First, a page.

Goths, Naming and Ablaut

Hans-Werner Hatting hwhatting at
Mon Mar 5 09:36:41 UTC 2001

On Sun, 25 Feb 2001 02:26:26 EST Steve Long wrote:

>Actually, I believe these late inscriptions are from the Visigoths in Spain
>and are cited by Peter Heather as examples of Goths referring to themselves
>because the inscriptions also contain other Germanic names and words and were
>apparently authored or "voiced" by Visigothic leaders.  I will find out and
>let you know.

Thank you, this will be very interesting. What I wanted to say is that, if
these are Latin inscriptions, the (Visi)goths might have used the name used
for them in Latin, regardless of whether they themselves use this name for
BTW, what about the attestation of the names Visigoths and Ostrogoths? They
certainly contain the same element -goth-, and maybe their attestation might
shed some light on the question discussed?

>Yes, my copy of Wright's (O. L. Sayce, ed., OUP 1954) says that Gothic
><giutan> is a "class 5" strong verb but plainly it is an -iu- form, whatever
>class 5 might mean.  It seems as you say pp <gutans> would be expected from

Yes, exactly.

>With regard to OE, you write, "_gutans_ , which would correspond to the OE
>form."  I have for OE, <ge:otan (inf), ge:at (p sing), guton (p plu), goten
>(pp)>.  (And for OHG, <gioz:an>.)  If we have the ablaut set PIE *eu-ou-u >
>Gothic iu-au-u, then it is at least possible that the name Goth never took the
>form <Gutan>.  Perhaps it was a name given by other Germanic speakers and
>therefore had the -o- from the start -- e.g., OE, <Gotan> 'Goth', <goten> pp

But see my recent posting and David White's comments to it for another
source of the /o/ in _Gothi_. And we have /u/ attested, as shown by the
quotes in your "timeline" post (to which I'll answer separately).

>Once again we have no good reason to be sure Goth was first a
>self-name (cf., "Germans", "Apaches", "Basques").  And I believe we have no
>record of the Goths ever using the form "Gut-".   (With the possible
>exception of <gudekunds> which apparently meant high-born and could have
>originally referred to Gothic aristocracy.)

Where is that form attested? The stem vowel /e/ in _gude-_ looks very
strange to me, I would expect /a/, /i/, or /u/.

>That points I think to another question.  If "Goth" had an original meaning in
>an IE language, why would that word be used exclusively to refer to the Goths?
>Weren't there other places where water, river or people "poured" forth, where
>toponym or fecundity could lend its name to other people or places?  And even
>if 'Goth' did not derive from something like the name of a river or such, why
>would we expect that its occurrence would only refer to a particular people
>and nothing else?  And even if "Goth" represents some form of non-IE Germanic,
>wouldn't we expect that its use would not be limited to one particular sense
>and that being a particular tribe of people?

Normally, names are given to *distinguish* people (or, for that matter,
ethnic groups). So one would not expect various ethnic groups to be given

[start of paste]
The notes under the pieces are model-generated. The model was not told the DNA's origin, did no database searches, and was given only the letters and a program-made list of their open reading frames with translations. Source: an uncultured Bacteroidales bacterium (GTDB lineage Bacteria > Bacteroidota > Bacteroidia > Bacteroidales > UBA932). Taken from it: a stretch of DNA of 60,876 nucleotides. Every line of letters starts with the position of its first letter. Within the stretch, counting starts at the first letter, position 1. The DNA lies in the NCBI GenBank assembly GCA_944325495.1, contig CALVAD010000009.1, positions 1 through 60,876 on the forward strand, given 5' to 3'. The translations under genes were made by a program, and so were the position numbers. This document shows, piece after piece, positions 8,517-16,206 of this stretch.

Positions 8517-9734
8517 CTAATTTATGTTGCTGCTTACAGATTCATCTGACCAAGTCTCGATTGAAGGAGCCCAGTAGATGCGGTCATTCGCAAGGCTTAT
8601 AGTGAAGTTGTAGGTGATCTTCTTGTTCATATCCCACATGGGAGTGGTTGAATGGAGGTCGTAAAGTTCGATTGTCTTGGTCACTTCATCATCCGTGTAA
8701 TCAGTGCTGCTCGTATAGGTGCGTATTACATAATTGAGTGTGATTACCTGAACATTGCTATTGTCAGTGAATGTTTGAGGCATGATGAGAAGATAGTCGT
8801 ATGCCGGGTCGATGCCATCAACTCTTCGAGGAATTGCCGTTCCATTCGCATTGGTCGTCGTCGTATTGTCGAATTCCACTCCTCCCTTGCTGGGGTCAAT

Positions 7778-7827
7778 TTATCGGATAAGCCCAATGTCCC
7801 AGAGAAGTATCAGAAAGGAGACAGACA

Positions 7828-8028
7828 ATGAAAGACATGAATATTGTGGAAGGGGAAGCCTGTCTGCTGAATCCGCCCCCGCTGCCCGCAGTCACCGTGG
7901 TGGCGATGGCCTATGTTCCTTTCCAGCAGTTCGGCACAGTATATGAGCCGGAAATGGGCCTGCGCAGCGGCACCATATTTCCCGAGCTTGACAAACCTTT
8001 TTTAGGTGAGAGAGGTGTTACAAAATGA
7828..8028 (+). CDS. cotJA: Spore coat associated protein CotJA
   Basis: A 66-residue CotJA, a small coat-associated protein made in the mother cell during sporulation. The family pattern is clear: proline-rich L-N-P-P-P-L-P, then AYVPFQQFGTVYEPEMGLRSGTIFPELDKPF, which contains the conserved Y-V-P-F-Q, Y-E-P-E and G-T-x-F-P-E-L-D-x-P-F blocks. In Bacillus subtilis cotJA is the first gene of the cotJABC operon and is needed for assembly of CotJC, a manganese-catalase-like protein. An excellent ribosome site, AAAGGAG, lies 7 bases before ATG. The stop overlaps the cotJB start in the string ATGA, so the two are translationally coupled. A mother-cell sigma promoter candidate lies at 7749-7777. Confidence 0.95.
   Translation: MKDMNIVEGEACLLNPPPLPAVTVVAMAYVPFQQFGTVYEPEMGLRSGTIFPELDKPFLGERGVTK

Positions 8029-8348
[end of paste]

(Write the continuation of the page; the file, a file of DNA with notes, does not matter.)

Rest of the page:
the same name, except if
(1) they are indistiguishable to the name-giver (as, e.g., the Romans used
to mix up the Germanic people with the Celts for quite a long time);
(2) they inherit the area where the other group earlier lived (as in German
the term "Welsch", which comes from the Celtic ethnonym "Volcae", became
later to denote the Romance people which replaced the Celts as the western
and southern neighbours of the Germans);
(3) They are adopted by another group for various reasons (as the Byzantine
Greeks used to refer to themselves as "Rhomaioi = Romans";
(4) Coincidence, as with the various people called "Iberi" in antiquity (no,
no discussion please on that one! :-) ).

As the Geats were living in the area where the Goths are supposed to come
from, they might be descendants of those Goths who did not cross the Baltic,
or they might be (case 2) Northern Germanic tribes having inherited the name
together with the area, or (if this is an other-name) they might be another
Gmc. tribe having lived alongside the Goths who received the same name (1).
In any case, the names must be connected - I don't see coincidence as an
option here.

>Miguel Carrasquer Vidal wrote earlier I think that the Goths should be
>distinguished from the Scandinavian Gauts and the Getae of the Classic
>Greeks.  But can the name itself be separated from any and all words that
>have a similar form?  Isn't there something or someone else that derived a
>name from the same original source word?

>The examples I gave in past posts from Greek of very similar words (all of
>them seemingly coming from the same "pour" or "poured" concept) might suggest
>that various forms of "Goth" might have been a common thing for various
>peoples back then to call themselves or be called by others.  At least some
>(e.g., <chuton>) might suggest that "Goth" could even have started as a Greek

I think the only connection is that some of the Greek words cited by you go
back to the same PIE root. But as long as we don't have a good etymology for
"Goth", all bets are on.

Best regards,
Hans-Werner Hatting

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